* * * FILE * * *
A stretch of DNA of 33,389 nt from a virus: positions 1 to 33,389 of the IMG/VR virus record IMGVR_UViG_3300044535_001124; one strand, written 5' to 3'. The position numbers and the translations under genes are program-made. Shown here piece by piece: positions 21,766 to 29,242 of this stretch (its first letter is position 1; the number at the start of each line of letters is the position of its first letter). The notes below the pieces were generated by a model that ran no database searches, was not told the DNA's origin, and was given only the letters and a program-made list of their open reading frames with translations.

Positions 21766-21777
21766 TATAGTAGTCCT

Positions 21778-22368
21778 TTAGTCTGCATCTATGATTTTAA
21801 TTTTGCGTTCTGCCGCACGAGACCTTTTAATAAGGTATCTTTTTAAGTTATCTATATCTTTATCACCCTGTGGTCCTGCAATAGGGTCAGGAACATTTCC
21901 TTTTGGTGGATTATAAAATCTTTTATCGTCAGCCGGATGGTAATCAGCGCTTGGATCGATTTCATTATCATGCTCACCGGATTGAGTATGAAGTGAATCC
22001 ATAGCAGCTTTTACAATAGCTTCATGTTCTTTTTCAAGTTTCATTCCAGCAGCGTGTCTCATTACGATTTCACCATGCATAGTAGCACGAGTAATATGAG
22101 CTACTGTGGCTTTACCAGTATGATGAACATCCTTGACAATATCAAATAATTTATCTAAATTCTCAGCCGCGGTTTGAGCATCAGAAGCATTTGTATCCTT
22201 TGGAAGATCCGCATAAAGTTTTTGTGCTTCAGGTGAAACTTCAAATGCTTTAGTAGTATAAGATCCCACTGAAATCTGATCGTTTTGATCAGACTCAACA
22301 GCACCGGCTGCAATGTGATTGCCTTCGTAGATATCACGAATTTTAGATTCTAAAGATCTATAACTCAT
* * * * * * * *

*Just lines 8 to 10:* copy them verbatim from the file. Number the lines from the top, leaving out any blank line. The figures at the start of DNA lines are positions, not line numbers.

22001 ATAGCAGCTTTTACAATAGCTTCATGTTCTTTTTCAAGTTTCATTCCAGCAGCGTGTCTCATTACGATTTCACCATGCATAGTAGCACGAGTAATATGAG
22101 CTACTGTGGCTTTACCAGTATGATGAACATCCTTGACAATATCAAATAATTTATCTAAATTCTCAGCCGCGGTTTGAGCATCAGAAGCATTTGTATCCTT
22201 TGGAAGATCCGCATAAAGTTTTTGTGCTTCAGGTGAAACTTCAAATGCTTTAGTAGTATAAGATCCCACTGAAATCTGATCGTTTTGATCAGACTCAACA